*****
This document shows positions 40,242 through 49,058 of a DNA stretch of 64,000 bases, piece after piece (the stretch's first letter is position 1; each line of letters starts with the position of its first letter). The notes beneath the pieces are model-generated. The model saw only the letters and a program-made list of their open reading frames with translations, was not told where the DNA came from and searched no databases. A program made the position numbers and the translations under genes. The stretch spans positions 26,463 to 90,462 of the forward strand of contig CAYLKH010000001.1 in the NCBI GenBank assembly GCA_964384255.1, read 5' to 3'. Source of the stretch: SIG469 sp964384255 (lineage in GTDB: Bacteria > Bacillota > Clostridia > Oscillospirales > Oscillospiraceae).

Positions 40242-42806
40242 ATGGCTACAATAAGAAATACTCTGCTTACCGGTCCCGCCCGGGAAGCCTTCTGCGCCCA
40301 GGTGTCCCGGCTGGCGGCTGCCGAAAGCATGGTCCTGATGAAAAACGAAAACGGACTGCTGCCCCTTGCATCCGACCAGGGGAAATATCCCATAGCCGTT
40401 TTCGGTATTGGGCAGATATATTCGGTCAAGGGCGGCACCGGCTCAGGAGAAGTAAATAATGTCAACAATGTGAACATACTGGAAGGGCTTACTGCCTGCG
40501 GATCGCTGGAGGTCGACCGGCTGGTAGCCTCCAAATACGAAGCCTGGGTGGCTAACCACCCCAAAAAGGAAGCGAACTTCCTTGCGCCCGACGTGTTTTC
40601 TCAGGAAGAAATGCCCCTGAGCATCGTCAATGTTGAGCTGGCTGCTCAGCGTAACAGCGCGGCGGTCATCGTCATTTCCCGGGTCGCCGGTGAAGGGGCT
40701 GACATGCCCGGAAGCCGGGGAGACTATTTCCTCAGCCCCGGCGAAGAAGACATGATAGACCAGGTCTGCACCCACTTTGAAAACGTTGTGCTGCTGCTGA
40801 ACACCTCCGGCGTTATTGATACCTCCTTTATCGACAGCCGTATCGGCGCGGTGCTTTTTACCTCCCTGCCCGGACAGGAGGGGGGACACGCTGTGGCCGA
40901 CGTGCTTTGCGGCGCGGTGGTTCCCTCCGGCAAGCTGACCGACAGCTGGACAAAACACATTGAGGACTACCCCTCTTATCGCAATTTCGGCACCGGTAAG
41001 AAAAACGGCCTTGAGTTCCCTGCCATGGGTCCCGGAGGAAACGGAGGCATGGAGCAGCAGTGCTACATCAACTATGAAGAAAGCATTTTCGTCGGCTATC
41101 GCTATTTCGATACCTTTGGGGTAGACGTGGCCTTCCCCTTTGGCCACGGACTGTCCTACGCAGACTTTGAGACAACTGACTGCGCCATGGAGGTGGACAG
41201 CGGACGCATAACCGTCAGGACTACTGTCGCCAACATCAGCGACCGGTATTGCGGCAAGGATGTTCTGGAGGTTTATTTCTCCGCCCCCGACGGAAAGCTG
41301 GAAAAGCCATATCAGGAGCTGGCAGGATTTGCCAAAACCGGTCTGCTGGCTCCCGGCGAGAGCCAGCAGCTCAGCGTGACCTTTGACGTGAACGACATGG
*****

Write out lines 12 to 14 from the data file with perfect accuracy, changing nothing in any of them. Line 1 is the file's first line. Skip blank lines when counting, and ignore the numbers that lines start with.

41101 GCTATTTCGATACCTTTGGGGTAGACGTGGCCTTCCCCTTTGGCCACGGACTGTCCTACGCAGACTTTGAGACAACTGACTGCGCCATGGAGGTGGACAG
41201 CGGACGCATAACCGTCAGGACTACTGTCGCCAACATCAGCGACCGGTATTGCGGCAAGGATGTTCTGGAGGTTTATTTCTCCGCCCCCGACGGAAAGCTG
41301 GAAAAGCCATATCAGGAGCTGGCAGGATTTGCCAAAACCGGTCTGCTGGCTCCCGGCGAGAGCCAGCAGCTCAGCGTGACCTTTGACGTGAACGACATGG